These arrests are extremely costly. According to research by Queens College professor Dr. Harry Levine, the cost of each arrest is between $1,000 and 52,000 - thus New York City spent between $50 - $100 million on marijuana possession arrests in 2010 alone.

In a March 2011 New York City Public Safety Committee hearing, New York City council Member Melissa Mark Viverito asked NYPD Commissioner Ray Kelly about these arrests likely resulting from improper searchers or mischarging practices. The Commissioner replied, "If you think the law is not written correctly, then you should petition the state Legislature to change it."

A legislative remedy is needed to standardize penalties associated with marijuana possession, in order to end the existing practices which "needlessly scars thousands of lives and waste millions of dollars in law enforcement resources, while detracting from the prosecution of serious crime."

This legislation will make unlawful possession of small amounts of marijuana a violation punishable by a fine.

PRIOR LEGISLATIVE HISTORY: New Bill.

FISCAL IMPLICATIONS: None.

EFFECTIVE DATE: This act shall take effect immediately.

FOOTNOTES:

(1) Harry. Levine and Deborah Peterson Small, Marijuana Arrest Crusade. Racial Bias and Police Policy in New York Gay, 1997 -2007, (New York: New York Civil Liberties union, 2008)

(2) U.S. Department of Health and Human Service, Office of Applied Studies. Table 1.34a marijuana use in lifetime, past year, and past month among persons aged 12 to 17, by demographic characteristics. National Survey on Drug Use and Health, 2002 and 2003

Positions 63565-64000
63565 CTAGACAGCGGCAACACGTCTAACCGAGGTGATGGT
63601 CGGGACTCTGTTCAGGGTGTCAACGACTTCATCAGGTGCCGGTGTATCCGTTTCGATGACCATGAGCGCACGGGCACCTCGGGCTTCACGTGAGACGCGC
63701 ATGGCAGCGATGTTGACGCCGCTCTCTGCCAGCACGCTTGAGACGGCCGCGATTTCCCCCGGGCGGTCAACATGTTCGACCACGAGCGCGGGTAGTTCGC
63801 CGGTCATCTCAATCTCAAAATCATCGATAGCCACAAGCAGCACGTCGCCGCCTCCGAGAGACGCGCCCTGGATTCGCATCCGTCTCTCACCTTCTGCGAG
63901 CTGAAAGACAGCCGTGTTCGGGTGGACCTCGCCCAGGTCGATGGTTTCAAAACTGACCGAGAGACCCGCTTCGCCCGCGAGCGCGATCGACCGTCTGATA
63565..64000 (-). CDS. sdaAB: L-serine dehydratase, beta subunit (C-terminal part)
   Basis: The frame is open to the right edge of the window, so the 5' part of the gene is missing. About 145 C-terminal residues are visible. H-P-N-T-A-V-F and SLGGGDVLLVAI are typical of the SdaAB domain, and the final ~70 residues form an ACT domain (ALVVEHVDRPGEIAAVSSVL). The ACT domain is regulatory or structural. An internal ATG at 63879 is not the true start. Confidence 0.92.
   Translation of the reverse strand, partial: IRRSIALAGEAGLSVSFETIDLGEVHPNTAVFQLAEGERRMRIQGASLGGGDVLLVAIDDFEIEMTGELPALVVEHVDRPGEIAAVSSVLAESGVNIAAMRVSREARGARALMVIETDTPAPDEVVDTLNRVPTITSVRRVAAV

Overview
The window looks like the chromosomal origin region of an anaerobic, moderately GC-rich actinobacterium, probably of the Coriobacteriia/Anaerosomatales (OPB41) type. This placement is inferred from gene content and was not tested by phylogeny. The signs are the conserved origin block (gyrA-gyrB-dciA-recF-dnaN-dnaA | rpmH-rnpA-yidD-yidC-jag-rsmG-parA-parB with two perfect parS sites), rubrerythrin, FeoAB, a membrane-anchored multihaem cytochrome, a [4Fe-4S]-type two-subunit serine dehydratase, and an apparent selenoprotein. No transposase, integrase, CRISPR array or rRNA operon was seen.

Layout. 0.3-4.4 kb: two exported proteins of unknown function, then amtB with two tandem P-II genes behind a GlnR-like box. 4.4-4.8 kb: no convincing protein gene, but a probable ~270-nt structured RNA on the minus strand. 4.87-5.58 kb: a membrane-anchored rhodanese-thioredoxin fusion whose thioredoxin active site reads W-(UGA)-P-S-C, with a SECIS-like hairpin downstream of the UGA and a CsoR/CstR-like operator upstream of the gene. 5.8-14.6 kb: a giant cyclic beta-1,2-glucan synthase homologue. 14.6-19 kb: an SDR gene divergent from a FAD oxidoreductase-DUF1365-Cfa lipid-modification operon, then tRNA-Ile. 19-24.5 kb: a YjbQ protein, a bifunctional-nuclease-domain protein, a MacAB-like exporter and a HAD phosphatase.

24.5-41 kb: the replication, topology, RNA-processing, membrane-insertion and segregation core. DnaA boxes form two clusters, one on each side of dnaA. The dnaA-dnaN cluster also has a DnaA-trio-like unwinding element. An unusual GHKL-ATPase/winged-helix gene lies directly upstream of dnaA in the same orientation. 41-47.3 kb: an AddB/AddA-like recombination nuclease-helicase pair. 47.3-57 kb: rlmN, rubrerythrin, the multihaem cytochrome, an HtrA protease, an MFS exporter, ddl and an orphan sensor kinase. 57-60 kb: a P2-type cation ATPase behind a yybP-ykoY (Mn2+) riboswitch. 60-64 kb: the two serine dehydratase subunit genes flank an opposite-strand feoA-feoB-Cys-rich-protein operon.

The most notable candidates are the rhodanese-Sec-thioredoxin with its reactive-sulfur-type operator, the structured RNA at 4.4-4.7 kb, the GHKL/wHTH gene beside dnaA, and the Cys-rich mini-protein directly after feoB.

Text

STATE OF NEW YORK ________________________________________________________________________ 3315 2013-2014 Regular Sessions IN SENATE January 31, 2013 ___________
Introduced by Sens. HASSELL-THOMPSON, ADAMS, AVELLA, DILAN, GIANARIS, KRUEGER, MONTGOMERY, PARKER, PERKINS, RIVERA, SERRANO, SQUADRON, STAVISKY -- read twice and ordered printed, and when printed to be committed to the Committee on Alcoholism and Drug Abuse AN ACT to amend the penal law, in relation to standardize penalties associated with marihuana possession THE PEOPLE OF THE STATE OF NEW YORK, REPRESENTED IN SENATE AND ASSEM- BLY, DO ENACT AS FOLLOWS: Section 1. The opening paragraph of section 221.05 of the penal law, as added by chapter 360 of the laws of 1977, is amended to read as follows: A person is guilty of unlawful possession of marihuana when he OR SHE knowingly and unlawfully possesses marihuana. S 2. Section 221.10 of the penal law, as amended by chapter 265 of the laws of 1979 and subdivision 2 as amended by chapter 75 of the laws of 1995, is amended to read as follows: S 221.10 Criminal possession of marihuana in the fifth degree. A person is guilty of criminal possession of marihuana in the fifth degree when he OR SHE knowingly and unlawfully possesses[: 1. marihuana in a public place, as defined in section 240.00 of this chapter, and such marihuana is burning or open to public view; or 2.] one or more preparations, compounds, mixtures or substances containing marihuana and the preparations, compounds, mixtures or substances are of an aggregate weight of more than twenty-five grams. Criminal possession of marihuana in the fifth degree is a class B misdemeanor. S 3. This act shall take effect immediately.